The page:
sort of economically disadvantaged bodies, all these sorts of groups of bodies are not structured within our knowledge system have not been structured within these knowledge systems, as Knowers. So one could ask them, whether or not the vocabularies these sort of markers of modality, as Nelson Maldonado Torres is, you know, talking about things been maintained alive the vocabularies, categories of thought, concepts that are employed by our normative social science that, you know, in my own case, are they an effective means for making sense of or understanding research in these non Western worlds? As Ronco, you mean, suggests, we've got Western theories and African subjects and these things do not always sort of resonate or CO locate. So we then are attempting within most of our research to explain the ways of being and thinking that don't arrive or not predicated on concepts such as gender, the colonized notions of nations or categories as developed, developing traditional or modern, so we are trying to understand something or we're trying to understand things through lenses that are sort of structured not to see the things that they are trying, or they're claiming to see, we have these ideas of rights and obligations in which do not sort of, again, map on to the way in which are the ways in which indigenous colonized racialized peoples have sort of Article ated, the interrelationships. And this has led to, among other things, the breakdown of human interaction, as well as the breakdown of the sort of environment and the climate. And we've got sort of climate change, rising waters. So essentially what we're doing in many cases is we're taking people's experiences and trying to transpose them through preconceived categories, assimilating them into terms that are then put into work, but they're not seeing the things that we are trying to make them see. And this leads me back to my initial sort of framing question, what is our why? Why are we doing this research, if we're not actually seeing as well as we could be the experiences we are trying to research the world that we are trying to research. So, the coloniality, colonialism, sort of modernity relationship is almost reliant, then one could sort of present on the commodification of knowledge. So rather than actually producing knowledge for the making the world better, we are actually producing knowledge that is more or less commodified, or common and modifiable, that you have what I call the research industrial complex. This produce production of publications that relies very much on free labor on equal international research, partnerships and a long history of harmful research. As Linda two way Smith argues, she says research is one of the it's probably one of the dirtiest slang words in the indigenous world's vocabulary. In one of her lectures, Eve tuck tells a story of how white Canadian researchers would regularly visit indigenous communities to collect vials of blood from indigenous peoples without their consent, and without care, and they would pay them $1 Each time a particular child called that $1 That blood money Sibella and love that shiny, describes research and ask the activity of undressing other people so as to see them naked. Emanuela gray asked us to always understand that research, knowledge production cannot be neutral. And often by trying by claiming objectivity and neutrality, we obscure the political and ethical dimensions of research. So I suggest that to think about research, we need to sort of unpack so if we're thinking about research and decolonization, we need to unpack the what the how the WHO for what we value, and what exactly it is it for. So the ontology, epistemology, normativity, axiology. And teleology. And I'll come back to those know how those map onto other bits of our research in a few sort of seconds.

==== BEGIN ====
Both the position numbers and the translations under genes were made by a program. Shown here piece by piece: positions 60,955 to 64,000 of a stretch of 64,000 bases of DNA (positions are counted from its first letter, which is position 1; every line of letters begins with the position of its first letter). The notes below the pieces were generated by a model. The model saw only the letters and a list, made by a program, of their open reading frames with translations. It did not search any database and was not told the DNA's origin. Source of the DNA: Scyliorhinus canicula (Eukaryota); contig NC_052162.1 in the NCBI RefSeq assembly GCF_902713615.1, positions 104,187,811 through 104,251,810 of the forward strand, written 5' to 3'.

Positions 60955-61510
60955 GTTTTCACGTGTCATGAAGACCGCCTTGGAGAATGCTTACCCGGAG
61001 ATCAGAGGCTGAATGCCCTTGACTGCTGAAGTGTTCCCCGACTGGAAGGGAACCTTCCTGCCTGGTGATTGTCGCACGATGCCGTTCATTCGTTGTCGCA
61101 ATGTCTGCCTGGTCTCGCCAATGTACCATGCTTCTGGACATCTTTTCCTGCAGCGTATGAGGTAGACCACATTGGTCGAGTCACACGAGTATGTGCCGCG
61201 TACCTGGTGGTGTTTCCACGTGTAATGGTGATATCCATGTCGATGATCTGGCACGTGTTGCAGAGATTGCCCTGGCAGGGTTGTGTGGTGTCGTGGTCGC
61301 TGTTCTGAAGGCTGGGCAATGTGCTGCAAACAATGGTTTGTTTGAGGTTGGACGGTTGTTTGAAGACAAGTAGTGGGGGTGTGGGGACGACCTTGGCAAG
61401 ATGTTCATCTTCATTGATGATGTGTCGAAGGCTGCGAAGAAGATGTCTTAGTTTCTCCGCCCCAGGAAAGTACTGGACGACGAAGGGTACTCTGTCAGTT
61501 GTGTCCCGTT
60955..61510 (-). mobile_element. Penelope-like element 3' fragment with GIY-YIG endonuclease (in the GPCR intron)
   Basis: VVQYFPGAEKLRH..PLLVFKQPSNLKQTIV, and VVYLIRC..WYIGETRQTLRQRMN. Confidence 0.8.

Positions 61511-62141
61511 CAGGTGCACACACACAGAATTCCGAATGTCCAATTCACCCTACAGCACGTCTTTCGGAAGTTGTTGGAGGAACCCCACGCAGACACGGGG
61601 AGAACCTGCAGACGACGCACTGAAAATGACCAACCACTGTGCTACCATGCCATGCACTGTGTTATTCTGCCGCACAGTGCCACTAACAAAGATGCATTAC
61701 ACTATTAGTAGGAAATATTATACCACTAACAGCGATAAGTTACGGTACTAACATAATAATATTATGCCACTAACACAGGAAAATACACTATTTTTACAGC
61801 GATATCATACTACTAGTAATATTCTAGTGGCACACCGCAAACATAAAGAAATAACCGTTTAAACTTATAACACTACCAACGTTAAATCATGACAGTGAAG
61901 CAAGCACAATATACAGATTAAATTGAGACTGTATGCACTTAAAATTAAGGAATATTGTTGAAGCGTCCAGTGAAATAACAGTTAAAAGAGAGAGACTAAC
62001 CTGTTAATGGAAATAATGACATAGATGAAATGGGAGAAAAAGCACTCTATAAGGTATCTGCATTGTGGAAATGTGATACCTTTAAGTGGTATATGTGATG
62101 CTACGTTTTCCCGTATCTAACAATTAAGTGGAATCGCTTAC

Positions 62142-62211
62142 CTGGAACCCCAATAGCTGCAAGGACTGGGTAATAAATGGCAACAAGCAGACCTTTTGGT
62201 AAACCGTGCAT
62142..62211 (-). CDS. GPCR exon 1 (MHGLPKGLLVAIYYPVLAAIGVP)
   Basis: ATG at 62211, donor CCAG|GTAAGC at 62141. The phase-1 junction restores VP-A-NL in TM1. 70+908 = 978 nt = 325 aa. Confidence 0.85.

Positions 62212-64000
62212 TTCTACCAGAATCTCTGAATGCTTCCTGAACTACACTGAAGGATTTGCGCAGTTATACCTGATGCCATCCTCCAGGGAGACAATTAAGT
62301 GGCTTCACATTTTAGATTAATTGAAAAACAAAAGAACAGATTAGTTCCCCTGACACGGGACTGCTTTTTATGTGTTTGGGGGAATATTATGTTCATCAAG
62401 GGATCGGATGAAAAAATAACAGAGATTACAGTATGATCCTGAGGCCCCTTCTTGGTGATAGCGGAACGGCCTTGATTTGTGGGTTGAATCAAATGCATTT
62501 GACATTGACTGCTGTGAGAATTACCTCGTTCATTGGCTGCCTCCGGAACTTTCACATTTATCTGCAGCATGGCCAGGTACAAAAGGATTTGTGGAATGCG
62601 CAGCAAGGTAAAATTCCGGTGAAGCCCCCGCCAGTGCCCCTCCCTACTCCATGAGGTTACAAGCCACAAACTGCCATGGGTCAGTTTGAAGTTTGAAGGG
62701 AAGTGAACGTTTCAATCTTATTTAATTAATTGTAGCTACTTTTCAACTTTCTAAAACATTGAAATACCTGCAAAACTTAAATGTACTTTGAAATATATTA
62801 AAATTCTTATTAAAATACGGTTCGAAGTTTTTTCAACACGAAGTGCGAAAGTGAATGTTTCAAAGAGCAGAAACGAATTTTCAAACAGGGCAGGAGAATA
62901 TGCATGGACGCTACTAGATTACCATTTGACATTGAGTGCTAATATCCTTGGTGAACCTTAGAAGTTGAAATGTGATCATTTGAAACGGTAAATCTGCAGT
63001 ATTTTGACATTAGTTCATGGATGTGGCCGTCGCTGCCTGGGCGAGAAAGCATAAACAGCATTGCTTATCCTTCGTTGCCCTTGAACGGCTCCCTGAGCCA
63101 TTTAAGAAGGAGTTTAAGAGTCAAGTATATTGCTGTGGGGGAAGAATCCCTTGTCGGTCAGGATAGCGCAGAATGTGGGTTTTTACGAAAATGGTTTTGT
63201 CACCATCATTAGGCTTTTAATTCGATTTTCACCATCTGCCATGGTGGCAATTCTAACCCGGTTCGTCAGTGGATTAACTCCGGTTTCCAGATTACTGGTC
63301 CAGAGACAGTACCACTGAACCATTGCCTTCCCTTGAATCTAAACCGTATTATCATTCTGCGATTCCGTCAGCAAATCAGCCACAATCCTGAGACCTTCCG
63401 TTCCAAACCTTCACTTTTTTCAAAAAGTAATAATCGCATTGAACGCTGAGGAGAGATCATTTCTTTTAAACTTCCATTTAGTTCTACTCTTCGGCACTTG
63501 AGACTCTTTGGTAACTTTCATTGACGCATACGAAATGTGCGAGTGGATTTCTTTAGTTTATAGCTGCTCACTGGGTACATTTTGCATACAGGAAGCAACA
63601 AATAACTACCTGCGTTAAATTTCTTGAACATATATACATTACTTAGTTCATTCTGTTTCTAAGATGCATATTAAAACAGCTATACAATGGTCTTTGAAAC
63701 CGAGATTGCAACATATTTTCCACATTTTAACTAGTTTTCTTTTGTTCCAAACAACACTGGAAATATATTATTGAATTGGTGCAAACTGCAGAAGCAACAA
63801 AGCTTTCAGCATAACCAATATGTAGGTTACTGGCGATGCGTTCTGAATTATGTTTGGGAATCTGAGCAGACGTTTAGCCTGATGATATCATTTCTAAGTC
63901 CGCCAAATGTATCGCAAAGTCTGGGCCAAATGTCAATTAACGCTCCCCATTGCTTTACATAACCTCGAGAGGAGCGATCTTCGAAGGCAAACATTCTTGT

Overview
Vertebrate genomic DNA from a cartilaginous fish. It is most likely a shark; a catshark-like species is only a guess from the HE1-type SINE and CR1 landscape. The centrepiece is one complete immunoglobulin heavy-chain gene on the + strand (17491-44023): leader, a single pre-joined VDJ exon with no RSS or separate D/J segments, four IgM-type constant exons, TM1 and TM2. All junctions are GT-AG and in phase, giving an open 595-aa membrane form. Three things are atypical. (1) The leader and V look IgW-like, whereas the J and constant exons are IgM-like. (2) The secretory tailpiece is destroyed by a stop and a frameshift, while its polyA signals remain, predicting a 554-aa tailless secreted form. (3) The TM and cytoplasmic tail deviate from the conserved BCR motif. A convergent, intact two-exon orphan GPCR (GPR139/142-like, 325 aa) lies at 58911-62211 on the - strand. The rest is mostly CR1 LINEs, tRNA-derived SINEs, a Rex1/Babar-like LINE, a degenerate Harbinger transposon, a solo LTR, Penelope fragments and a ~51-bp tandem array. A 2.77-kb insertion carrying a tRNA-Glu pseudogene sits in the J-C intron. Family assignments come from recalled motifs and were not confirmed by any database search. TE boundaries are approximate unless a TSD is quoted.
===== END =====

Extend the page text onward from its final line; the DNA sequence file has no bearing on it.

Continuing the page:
So I want to sort of very quickly think through or think about, or talk about how research has sort of been exceptionally harmful. So there are lots and lots of examples. I'm only going to mention a few. Marion Sims, for example. The it's called the father of gynecology, and he lots of his research was based on experimentation on enslaved women without anesthesia and without their direct consent. Robert Koch, who is called the father of immunology set up concentration camps, essentially, in East Africa, where he tested on the indigenous population, chemical called a toxin which contained arsenic trying to find out how effective it was a secure for sleeping sickness, it was known that this chemical would cause blindness, severe sort of reactions and even death. When he perfected it, he brought it back. So he, he was German brought it back to Germany, and sort of commodified it marketed it the Tuskegee syphilis, experimental study involves the sort of treatments so to speak of, or the injection of black subjects or black men with so they were being studied about 400 black men were being studied, they will deliberately left untreated so that doctors could be could study syphilis. They were told the subjects of the study, all black men were told that the they were being given a cure, most of them died horrifically. Then we've got Henrietta Lacks whose stem cells were taken without her consent, again commodified without her Families consent, the Kamloops residential school in Canada, the indigenous registers dental school were very young children between the ages of four, excuse me, and 15 were taken from their families. In the past year, it was discovered that there were on there were mass graves on that particular property, and several other mass graves and residential schools have been discovered. And this was based also on sort of research around educational research around the best way to provide education for indigenous peoples. In the current day, we have studies on FGM, we have studies on child soldiers we have there was a study in Nairobi paper was released in 2020, where the subjects of the study were left without wastewater and water for about 10 months. We have therefore, excuse me, there's a long history of over research communities in the context in which the presumptions sort of around the time are that the these over research communities or not, so they fall into this hierarchy? So the into the bottom of the hierarchy of humanity? So the underlying questions that I sort of raised earlier, the ontology, the epistemology normativity, teleology, axiology of these studies, affect and continue to affect the design care, research questions that are being put forward, the very asides put it why of the research? So if we, as modern subjects breathe coloniality all the time and every day? How, then is our research, continually being shaped by the breadth of modernity that is constitutive of coloniality? How do these sorts of questions around who we are as human beings, and where we live, as you know, the Earth or the planet upon which we live? How does that affect the very research that we do the very sort of languages, vocabularies, concepts upon which we rely on? How do we try and break out of those.